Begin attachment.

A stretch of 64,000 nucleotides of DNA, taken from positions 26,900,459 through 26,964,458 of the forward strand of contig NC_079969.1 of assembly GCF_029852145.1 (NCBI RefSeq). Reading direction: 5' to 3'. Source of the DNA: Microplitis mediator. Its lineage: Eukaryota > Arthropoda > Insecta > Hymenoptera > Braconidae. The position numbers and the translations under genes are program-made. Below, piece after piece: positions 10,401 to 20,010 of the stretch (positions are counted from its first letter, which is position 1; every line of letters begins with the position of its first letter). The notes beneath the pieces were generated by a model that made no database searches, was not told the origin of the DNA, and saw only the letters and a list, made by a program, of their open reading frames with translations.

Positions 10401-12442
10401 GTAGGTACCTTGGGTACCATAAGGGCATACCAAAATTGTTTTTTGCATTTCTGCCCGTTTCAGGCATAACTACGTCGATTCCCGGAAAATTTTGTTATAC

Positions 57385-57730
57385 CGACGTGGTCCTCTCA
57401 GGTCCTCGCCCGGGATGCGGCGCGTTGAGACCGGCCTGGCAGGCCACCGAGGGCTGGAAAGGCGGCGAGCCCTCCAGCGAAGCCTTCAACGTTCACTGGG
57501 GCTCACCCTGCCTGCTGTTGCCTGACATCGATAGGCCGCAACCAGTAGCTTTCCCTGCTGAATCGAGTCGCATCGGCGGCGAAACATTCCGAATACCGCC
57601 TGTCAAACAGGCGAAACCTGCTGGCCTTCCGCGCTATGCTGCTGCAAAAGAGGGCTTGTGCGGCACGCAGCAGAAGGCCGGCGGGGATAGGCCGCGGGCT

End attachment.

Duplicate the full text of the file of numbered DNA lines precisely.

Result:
A stretch of 64,000 nucleotides of DNA, taken from positions 26,900,459 through 26,964,458 of the forward strand of contig NC_079969.1 of assembly GCF_029852145.1 (NCBI RefSeq). Reading direction: 5' to 3'. Source of the DNA: Microplitis mediator. Its lineage: Eukaryota > Arthropoda > Insecta > Hymenoptera > Braconidae. The position numbers and the translations under genes are program-made. Below, piece after piece: positions 10,401 to 20,010 of the stretch (positions are counted from its first letter, which is position 1; every line of letters begins with the position of its first letter). The notes beneath the pieces were generated by a model that made no database searches, was not told the origin of the DNA, and saw only the letters and a list, made by a program, of their open reading frames with translations.

Positions 10401-12442
10401 GTAGGTACCTTGGGTACCATAAGGGCATACCAAAATTGTTTTTTGCATTTCTGCCCGTTTCAGGCATAACTACGTCGATTCCCGGAAAATTTTGTTATAC

Positions 57385-57730
57385 CGACGTGGTCCTCTCA
57401 GGTCCTCGCCCGGGATGCGGCGCGTTGAGACCGGCCTGGCAGGCCACCGAGGGCTGGAAAGGCGGCGAGCCCTCCAGCGAAGCCTTCAACGTTCACTGGG
57501 GCTCACCCTGCCTGCTGTTGCCTGACATCGATAGGCCGCAACCAGTAGCTTTCCCTGCTGAATCGAGTCGCATCGGCGGCGAAACATTCCGAATACCGCC
57601 TGTCAAACAGGCGAAACCTGCTGGCCTTCCGCGCTATGCTGCTGCAAAAGAGGGCTTGTGCGGCACGCAGCAGAAGGCCGGCGGGGATAGGCCGCGGGCT